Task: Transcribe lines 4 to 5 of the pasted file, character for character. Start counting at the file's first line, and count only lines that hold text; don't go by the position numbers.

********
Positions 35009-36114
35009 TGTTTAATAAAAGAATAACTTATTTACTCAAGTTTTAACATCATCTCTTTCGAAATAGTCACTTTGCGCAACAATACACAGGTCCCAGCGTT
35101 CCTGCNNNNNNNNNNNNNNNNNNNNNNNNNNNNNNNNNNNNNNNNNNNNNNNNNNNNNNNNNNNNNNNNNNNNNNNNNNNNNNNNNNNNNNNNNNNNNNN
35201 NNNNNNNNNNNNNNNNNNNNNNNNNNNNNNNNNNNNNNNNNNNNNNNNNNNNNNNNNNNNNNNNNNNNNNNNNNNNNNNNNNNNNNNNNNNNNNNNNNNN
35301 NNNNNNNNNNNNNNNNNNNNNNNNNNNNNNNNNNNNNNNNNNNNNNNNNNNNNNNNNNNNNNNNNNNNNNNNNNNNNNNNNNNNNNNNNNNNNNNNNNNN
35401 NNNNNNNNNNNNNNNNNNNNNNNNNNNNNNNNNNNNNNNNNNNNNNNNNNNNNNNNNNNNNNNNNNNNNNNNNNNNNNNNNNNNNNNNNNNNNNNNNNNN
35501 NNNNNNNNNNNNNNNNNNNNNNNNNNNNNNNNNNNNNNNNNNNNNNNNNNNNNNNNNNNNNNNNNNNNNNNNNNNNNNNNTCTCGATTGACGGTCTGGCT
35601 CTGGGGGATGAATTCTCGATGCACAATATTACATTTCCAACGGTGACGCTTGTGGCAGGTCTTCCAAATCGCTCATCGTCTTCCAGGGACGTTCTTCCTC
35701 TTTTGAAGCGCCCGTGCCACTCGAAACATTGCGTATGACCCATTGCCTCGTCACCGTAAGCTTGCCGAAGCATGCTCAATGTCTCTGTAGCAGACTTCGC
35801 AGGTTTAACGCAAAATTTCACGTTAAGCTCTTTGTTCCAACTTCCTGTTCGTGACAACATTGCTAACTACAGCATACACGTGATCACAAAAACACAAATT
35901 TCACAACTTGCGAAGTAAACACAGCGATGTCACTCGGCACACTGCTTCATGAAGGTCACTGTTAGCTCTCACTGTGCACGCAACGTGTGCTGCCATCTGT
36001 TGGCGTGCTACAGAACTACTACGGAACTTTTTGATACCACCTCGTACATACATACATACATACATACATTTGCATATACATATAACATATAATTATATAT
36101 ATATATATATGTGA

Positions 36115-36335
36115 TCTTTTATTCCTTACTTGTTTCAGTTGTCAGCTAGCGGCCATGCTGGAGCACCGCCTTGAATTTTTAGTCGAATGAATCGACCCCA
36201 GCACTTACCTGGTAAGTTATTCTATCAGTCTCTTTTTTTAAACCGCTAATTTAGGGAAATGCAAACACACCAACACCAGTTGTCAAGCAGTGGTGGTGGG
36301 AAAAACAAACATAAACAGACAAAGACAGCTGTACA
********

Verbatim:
35201 NNNNNNNNNNNNNNNNNNNNNNNNNNNNNNNNNNNNNNNNNNNNNNNNNNNNNNNNNNNNNNNNNNNNNNNNNNNNNNNNNNNNNNNNNNNNNNNNNNNN
35301 NNNNNNNNNNNNNNNNNNNNNNNNNNNNNNNNNNNNNNNNNNNNNNNNNNNNNNNNNNNNNNNNNNNNNNNNNNNNNNNNNNNNNNNNNNNNNNNNNNNN